Why was Leibniz so deeply interested in signs and language? What role does this interest play in his philosophical system? In the essays here collected, Marcello Dascal attempts to tackle these questions from different angles. They bring to light aspects of Leibniz's work on these and related issues which have been so far neglected. As a rule they take as their starting point Leibniz's early writings (some unpublished, some only available in Latin) on characters and cognition, on definition, on truth, on memory, on grammar, on the specific problems of religious discourse, and so on. An effort has been made to relate the views expressed in these writings both to Leibniz' more mature views, and to the conceptions prevailing in his time, as well as in preceding and following periods. The common thread running through all the essays is to what extent language and signs, in their most varied forms, are related to cognitive processes, according to Leibniz and his contemporaries.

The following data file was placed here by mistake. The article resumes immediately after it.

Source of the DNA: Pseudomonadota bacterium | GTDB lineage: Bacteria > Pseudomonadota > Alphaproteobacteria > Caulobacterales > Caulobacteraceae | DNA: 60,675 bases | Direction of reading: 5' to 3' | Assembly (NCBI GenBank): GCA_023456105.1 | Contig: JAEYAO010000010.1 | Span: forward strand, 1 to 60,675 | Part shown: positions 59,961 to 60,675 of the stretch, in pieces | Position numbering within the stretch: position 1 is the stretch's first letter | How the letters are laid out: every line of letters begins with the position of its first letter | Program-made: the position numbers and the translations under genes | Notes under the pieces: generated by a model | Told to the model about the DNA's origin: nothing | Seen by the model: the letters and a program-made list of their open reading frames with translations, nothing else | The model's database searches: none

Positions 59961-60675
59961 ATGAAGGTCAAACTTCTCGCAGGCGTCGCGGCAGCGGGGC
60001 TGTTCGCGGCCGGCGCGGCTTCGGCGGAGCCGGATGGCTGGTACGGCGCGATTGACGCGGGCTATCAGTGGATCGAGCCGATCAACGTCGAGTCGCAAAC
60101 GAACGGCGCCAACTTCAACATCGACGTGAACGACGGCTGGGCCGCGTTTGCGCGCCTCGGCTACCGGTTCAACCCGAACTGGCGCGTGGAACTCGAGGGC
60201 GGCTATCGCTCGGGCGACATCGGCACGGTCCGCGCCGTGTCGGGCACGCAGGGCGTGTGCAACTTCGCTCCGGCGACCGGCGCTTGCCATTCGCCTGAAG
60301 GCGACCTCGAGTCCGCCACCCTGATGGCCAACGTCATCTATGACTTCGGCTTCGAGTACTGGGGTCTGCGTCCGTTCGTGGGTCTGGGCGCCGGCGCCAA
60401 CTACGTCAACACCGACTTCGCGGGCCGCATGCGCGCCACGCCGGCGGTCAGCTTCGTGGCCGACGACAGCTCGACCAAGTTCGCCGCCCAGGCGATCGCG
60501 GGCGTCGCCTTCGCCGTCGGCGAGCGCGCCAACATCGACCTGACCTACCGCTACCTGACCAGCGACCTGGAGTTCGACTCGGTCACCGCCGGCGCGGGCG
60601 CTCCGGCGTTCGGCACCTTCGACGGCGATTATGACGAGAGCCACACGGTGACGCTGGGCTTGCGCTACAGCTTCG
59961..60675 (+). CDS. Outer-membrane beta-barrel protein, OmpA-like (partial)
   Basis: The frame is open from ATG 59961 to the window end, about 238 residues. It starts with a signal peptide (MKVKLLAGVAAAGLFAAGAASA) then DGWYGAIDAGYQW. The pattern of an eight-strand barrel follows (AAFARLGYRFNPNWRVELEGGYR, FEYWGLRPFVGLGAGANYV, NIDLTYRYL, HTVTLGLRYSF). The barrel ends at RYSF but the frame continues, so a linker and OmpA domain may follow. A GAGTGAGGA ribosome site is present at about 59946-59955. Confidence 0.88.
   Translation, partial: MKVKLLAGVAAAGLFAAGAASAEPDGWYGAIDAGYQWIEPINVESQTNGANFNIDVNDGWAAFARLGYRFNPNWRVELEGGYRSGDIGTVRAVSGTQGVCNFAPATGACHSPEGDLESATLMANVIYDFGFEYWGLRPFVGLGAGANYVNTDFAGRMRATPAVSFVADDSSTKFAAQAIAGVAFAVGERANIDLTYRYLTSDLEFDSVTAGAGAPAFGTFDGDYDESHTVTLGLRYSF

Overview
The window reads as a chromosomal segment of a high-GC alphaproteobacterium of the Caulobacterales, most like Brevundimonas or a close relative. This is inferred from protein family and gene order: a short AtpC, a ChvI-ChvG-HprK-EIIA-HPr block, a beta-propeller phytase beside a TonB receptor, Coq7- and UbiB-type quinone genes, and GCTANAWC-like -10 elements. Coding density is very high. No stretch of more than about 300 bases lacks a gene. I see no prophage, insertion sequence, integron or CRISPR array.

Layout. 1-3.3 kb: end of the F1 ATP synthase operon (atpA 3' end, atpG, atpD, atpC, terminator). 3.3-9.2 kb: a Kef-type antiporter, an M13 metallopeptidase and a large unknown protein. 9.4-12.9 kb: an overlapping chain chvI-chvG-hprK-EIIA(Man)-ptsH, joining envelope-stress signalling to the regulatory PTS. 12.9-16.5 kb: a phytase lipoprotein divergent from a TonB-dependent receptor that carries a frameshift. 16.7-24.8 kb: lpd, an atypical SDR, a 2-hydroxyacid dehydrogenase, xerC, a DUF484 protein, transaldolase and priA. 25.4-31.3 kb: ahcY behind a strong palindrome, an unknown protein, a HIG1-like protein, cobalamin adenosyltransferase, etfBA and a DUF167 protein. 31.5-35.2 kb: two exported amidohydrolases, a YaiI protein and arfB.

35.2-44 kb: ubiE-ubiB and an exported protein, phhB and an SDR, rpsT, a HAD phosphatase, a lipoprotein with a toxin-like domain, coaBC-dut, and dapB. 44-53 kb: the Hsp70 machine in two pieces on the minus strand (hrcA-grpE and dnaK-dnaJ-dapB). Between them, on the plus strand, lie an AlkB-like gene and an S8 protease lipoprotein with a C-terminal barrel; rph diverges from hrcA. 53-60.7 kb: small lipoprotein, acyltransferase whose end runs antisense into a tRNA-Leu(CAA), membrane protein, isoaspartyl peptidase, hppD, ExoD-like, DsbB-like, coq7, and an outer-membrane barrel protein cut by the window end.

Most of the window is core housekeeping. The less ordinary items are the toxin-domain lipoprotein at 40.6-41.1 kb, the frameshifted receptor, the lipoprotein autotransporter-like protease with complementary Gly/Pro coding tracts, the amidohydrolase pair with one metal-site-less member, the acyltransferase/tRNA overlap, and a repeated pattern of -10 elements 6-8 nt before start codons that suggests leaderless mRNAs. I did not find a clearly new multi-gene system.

1. A manuscript of Leibniz on the use of characters; 2. Foreword; 3. 1. Language and money: a simile and its meaning in 17th century philosophy of language; 4. 2. Leibniz, Hobbes, Locke and Descartes on signs, memory and reasoning; 5. 3. Signs and thought in Leibniz's Paris Notes; 6. 4. Leibniz's early views on definitions; 7. 5. On knowing truths of reason; 8. 6. Reason and the mysteries of faith: Leibniz on the meaning of religious discourse; 9. 7. About the idea of a generative grammar in Leibniz; 10. Appendix: Leibniz's texts on language, signs and thought; 11. 1. On the demonstration of primary propositions (1671/2); 12. 2. The analysis of languages (1678); 13. 3. A geometric characteristic (1679); 14. 4. Verbal characteristic (1680, approximately); 15. 5. Thought, signs, and the foundations of logic (after 1684); 16. 6. On the connection between words and things (undated); 17. Bibliography; 18. Index